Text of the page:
Sunday, February 08, 2009

X-Men: Magneto - Testament

Writer: Greg Pak
Artist: Carmine Di Giandomenico
Letterer: Dave Lanphear
Colourist: Matt Hollingsworth
Editor: Warren Simons

Although the miniseries X-Men: Magneto - Testament claims to be the origin story of Magneto, it isn't really. It's a story about the Holocaust, and a kid called Max who, we're assured, eventually grows up to become Magneto. But really, he could be anyone. Nobody here is especially bothered about exploring the motivation of the X-Men's arch-enemy; they want to tell you about the Holocaust.

There is always a danger that projects like this will slip into extreme bad taste. Sensitive portrayals of genocide are not generally enhanced by the inclusion of vengeful supervillains. Nonetheless, Marvel have generally managed to avoid that trap with Magneto, largely by not dealing too directly with the Holocaust itself for extended periods. This book takes the opposite approach, pushing any remotely fantastic elements to the extreme margins. Max is just a kid; his powers do not emerge; he simply suffers under Nazi oppression for five issues, before escaping with Magda (as established continuity demands) in the final issue.

Even that could have been tackily heroic, but Pak sidesteps that problem by ensuring that Max isn't given any particular credit for getting out. He simply seizes the opportunity during an uprising. The book does offer some suggestion of Magneto's later motives, pointing out that he tried the path of peaceful resistance, and look where it got him. But this is played more as a moment of existential despair: fighting back is futile, but if everyone is going to die horribly anyway, why not?

So, the series has avoided the disasters that could easily have befallen it, and remained on the right side of sensitive. But do you need to read it?

It's clear enough that the main purpose of this series is to tell everyone that the Holocaust was a horrific atrocity. Evidently conscious that this risks being overfamiliar, the series tries to bring the point home with fresh (and, we're assured, historically accurate) detail and by the use of a somewhat familiar character as a focal point. In all this, it largely succeeds. At the end of the day, it's still the standard approach - an older Max shows up in the epilogue to give us the "never again" speech - but then the Holocaust isn't the sort of subject which people should stop discussing for want of a fresh angle.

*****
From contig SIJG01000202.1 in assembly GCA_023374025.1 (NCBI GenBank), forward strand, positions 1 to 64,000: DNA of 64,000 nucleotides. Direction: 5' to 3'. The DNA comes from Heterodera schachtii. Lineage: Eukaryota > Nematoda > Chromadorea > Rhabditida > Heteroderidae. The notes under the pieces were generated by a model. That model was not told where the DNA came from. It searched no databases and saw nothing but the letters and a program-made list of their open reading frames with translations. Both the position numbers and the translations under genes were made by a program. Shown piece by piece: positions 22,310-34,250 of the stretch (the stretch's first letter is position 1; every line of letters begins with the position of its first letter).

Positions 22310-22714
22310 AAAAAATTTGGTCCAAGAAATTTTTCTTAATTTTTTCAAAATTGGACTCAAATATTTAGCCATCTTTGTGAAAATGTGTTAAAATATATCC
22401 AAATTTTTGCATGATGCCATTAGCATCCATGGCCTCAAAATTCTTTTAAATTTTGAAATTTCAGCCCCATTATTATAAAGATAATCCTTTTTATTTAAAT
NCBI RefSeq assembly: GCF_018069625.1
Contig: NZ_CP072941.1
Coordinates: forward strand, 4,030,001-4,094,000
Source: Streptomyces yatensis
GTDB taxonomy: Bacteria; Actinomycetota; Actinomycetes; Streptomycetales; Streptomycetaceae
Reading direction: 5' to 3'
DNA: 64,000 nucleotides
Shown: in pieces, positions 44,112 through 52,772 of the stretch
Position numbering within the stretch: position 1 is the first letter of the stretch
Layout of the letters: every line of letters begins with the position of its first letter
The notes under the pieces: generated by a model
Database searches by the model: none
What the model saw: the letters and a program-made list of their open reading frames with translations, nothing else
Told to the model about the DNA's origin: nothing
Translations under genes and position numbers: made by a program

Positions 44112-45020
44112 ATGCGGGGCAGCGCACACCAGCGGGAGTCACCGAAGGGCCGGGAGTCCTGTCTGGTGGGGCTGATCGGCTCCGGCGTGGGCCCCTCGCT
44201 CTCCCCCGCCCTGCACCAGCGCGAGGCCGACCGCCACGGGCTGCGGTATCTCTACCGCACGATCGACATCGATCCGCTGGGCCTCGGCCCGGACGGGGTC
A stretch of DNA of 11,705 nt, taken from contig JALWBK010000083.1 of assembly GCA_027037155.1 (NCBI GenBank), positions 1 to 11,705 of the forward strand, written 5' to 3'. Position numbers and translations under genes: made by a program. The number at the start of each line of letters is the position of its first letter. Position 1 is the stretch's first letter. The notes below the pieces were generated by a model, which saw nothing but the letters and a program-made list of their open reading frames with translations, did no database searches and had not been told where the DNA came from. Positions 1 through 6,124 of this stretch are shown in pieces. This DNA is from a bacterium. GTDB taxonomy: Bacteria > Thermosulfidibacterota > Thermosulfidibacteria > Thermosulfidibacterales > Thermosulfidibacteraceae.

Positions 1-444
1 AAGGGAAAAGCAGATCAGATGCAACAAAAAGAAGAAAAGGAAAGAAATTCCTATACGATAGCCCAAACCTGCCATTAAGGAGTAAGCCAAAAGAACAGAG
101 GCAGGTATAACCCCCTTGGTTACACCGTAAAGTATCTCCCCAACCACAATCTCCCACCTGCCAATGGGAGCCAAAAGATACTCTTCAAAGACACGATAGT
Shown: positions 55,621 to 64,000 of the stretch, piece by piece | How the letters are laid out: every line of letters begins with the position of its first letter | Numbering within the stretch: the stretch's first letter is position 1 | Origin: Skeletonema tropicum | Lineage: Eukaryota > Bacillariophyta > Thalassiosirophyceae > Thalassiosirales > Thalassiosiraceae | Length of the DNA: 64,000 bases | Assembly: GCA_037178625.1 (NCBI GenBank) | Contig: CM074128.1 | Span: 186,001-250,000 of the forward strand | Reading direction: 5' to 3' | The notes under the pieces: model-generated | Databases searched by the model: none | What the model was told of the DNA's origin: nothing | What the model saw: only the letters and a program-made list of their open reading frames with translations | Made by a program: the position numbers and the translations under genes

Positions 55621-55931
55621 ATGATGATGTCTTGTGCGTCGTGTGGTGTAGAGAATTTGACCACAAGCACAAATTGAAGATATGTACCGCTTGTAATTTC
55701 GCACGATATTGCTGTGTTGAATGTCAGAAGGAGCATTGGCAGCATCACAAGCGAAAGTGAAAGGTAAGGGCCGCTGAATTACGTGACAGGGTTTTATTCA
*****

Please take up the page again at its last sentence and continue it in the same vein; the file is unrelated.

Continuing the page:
But I do have slight reservations about this approach to the subject. Let me see if I can explain this. In 1946, you could say "never again" with some conviction. Today, it isn't quite so simple. The catalogue of humanitarian atrocities continues to mount up. To be sure, there has been nothing on the scale of the Holocaust, but that must be little comfort to the 1.7 million Cambodians wiped out by the Khmer Rouge, or the hundreds of thousands who died in Rwanda in 1994, and so forth.

Now that so much time has passed, I wonder whether there is a risk of placing too much emphasis on the unique and exceptional nature of the Holocaust, and not enough on the dismal tradition of which it forms a part. There is something almost reassuring in the thought that the Holocaust was a one-off, which ended sixty-four years ago, and which will fade from living memory in the not-too-distant future.

The message from history, surely, is the horrors of which humanity is capable, and the need to guard against them. And to keep that message alive and relevant, it needs to be seen in a wider context of human nature.

It is interesting, too, that audiences in Holocaust stories are almost always invited to identify with the Jews. But by definition, most of us are not members of an oppressed ethnic minority; the message we should be learning is how a society not dramatically different from our own lost its moral compass so spectacularly. Everyone takes away the message that they could have been a Jew; perhaps not enough take away the message that they would have been a German.

Anyway. None of this is necessarily a criticism of Testament, so much as me wondering aloud whether the wider culture gives this sort of story enough context to remind everyone why it has ongoing significance, and not merely historical interest. On its own terms, Testament manages to pull off an extremely difficult balancing act of building a serious Holocaust piece around Magneto without cheapening it. And that is something of an achievement.

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